While the statute says that, the equitable argumentoutside the wording of the statute is entitled to reduced weight, for two reasons. First, while failure of consideration is a reputable doctrine in the law of contracts, insofar as we are aware it is entitled to little weight in statutory construction. Second, Bobby Dale Grice is not the only one involved; even if he is held to lose on both the burden and benefit fields, his loss is balanced in the system by someone landward of the admiralty jurisdictional line in the United States, who gave up no unseaworthiness remedy but got a compensation remedy. The equitable balance there was struck by Congress,[11] not this Court.

(c) Conclusion on Basis of Statute. Keeping as we must the statute itself as our polestar, it must be the case that the statute itself does not preclude the seaworthiness claim.

(d) Post-1972 Supreme Court Recognition of Legislative Overrule of Sieracki/Ryan. We have just concluded that a reading of the statutewithout moreindicates that nothing in it keeps Bobby Dale Grice from suing for unseaworthiness. Strangely enough, the language of the statute does not alone answer the question in this case.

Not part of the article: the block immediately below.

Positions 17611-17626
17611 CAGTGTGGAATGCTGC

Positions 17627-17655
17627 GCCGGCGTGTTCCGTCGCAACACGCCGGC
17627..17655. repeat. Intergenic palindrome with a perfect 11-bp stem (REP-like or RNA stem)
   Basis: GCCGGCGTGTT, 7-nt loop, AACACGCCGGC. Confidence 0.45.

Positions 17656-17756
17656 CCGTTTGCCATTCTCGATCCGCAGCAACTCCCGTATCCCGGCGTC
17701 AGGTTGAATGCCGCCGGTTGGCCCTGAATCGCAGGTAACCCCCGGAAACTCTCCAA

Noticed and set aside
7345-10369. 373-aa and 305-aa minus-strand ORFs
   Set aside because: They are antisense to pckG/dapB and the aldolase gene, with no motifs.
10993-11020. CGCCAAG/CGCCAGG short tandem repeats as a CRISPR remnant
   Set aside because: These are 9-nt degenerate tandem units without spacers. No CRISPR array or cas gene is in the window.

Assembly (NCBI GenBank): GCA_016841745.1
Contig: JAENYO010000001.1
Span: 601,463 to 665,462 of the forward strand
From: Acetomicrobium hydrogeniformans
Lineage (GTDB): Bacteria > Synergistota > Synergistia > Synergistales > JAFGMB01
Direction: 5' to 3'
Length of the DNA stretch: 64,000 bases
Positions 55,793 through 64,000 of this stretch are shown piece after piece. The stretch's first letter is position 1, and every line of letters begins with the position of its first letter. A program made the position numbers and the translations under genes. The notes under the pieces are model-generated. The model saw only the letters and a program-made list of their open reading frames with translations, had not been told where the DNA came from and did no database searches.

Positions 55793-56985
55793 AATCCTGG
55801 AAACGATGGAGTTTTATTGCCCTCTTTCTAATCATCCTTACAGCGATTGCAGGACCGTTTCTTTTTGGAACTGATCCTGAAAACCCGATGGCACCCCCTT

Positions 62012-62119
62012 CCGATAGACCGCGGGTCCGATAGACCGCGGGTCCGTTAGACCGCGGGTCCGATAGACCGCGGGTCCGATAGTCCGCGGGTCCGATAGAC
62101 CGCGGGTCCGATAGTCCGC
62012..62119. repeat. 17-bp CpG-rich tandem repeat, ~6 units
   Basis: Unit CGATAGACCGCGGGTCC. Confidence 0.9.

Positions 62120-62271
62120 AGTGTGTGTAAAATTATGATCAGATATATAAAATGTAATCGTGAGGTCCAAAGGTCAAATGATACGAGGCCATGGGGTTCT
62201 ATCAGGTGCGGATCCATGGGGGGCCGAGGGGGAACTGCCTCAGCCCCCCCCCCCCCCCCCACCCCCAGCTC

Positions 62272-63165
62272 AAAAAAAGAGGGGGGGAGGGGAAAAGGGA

Anyone who reads the extant legislative history of the 1972 Amendments would be struck by the fact that Congress evidently intended to overrule the Sieracki/Ryan system in toto. The foremost Admiralty scholars have read the legislative history that way, finding prophetically that:

The evident intention of the . . . draftsman was to consign the thousands of Sieracki-Ryan harbor worker cases to the scrap heap. Abolishing the past is not as simple an operation as the abolishers sometimes like to believe. It is much too early to tell whether the Sieracki-Ryan construct, though abolished, will continue to rule us from the grave.

G. Gilmore and C. Black, Handbook on the Law of Admiralty 437-38 (2d ed. 1975). More to the point, they note that:

Presumably, the draftsman meant to abolish the entire class of Sieracki-seamen; if the section is so construed, no one could sue as a Sieracki-seaman whether or not he was technically "covered".

Id. at 449. Defendants here ask for such a "construction". "Construction" is a mild term for what Gilmore and Black suggest. It calls, instead, for the Court to ignore the plain language of the statute in favor of the equally plainand unfortunately quite contrary legislative history.

Certainly the opposition to the 1972 Amendments knewand stated on the floorthat Congress was abolishing the entire jerry-built Sieracki/Ryan structure. Representative Eckhardt stated in the truncated floor debate that: